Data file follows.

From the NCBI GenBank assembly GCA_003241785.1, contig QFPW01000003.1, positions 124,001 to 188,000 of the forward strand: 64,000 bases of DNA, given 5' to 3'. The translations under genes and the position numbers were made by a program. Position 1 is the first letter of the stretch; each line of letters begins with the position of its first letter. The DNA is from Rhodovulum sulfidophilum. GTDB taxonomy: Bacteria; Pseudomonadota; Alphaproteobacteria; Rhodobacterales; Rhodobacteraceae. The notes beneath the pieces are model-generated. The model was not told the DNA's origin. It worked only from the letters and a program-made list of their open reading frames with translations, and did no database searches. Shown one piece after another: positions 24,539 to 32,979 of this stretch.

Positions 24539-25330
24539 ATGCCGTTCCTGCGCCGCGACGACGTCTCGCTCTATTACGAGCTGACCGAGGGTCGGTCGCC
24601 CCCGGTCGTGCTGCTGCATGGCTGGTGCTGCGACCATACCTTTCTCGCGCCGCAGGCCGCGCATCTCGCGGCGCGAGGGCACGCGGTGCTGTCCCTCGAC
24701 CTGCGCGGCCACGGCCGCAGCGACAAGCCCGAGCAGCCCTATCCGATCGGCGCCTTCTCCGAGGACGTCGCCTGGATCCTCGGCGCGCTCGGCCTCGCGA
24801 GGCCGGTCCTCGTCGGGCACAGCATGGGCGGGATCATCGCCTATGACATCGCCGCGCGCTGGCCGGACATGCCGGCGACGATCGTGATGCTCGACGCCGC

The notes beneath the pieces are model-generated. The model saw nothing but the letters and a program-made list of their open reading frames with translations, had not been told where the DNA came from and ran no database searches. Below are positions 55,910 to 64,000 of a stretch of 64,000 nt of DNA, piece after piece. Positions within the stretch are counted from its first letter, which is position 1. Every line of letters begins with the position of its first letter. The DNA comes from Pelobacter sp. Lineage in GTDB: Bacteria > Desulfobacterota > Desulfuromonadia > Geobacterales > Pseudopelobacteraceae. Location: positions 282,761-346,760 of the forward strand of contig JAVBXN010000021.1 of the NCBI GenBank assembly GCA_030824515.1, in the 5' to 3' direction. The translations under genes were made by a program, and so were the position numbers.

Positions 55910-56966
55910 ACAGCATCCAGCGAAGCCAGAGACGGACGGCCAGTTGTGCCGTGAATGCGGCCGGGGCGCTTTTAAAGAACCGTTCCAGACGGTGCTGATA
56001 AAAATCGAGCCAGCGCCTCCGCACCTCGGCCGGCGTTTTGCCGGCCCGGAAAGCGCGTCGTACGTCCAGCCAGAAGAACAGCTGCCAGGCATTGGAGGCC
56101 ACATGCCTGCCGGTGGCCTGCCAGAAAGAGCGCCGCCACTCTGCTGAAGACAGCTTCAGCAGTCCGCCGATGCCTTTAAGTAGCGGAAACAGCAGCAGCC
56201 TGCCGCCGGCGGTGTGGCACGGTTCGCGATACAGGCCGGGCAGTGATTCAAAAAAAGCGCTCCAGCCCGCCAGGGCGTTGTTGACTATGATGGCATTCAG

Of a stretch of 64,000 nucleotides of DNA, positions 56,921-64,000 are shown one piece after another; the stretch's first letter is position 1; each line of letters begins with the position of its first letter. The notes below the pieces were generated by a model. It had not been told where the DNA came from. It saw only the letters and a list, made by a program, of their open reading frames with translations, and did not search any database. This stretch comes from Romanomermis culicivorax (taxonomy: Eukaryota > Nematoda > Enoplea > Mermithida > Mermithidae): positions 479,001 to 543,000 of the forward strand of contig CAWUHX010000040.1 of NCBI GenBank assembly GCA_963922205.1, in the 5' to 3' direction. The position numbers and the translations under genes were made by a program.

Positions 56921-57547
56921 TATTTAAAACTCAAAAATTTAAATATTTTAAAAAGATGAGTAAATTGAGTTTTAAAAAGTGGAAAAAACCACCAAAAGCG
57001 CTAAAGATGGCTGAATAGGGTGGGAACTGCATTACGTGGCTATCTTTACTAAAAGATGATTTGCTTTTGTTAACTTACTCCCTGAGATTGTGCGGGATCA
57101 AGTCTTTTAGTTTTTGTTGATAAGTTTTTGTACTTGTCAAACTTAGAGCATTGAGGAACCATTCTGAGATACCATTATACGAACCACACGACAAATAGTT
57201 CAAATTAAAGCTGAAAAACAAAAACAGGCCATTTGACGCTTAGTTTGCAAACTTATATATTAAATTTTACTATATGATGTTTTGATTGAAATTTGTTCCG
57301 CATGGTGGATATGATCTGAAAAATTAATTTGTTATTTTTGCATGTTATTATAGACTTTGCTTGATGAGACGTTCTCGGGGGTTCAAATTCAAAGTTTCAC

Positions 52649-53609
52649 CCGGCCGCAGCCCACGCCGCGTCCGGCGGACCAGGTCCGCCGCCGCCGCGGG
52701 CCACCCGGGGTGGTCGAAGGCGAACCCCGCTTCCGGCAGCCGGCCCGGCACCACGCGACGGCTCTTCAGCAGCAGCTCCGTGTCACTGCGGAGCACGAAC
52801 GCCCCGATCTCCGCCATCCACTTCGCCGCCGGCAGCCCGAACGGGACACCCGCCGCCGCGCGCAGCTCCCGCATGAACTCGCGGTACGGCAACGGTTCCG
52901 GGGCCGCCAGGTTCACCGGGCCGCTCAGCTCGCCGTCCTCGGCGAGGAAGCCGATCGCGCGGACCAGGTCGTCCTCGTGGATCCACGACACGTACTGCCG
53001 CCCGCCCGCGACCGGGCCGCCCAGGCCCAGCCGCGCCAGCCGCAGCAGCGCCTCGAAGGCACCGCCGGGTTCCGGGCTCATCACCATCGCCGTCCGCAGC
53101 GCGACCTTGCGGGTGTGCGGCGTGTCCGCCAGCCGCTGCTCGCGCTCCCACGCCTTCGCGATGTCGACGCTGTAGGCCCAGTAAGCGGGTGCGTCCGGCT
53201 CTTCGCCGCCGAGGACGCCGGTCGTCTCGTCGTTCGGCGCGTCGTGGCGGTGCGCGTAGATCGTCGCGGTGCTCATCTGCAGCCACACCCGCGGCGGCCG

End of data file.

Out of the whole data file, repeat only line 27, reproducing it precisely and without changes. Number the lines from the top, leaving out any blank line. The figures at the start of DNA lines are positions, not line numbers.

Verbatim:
53201 CTTCGCCGCCGAGGACGCCGGTCGTCTCGTCGTTCGGCGCGTCGTGGCGGTGCGCGTAGATCGTCGCGGTGCTCATCTGCAGCCACACCCGCGGCGGCCG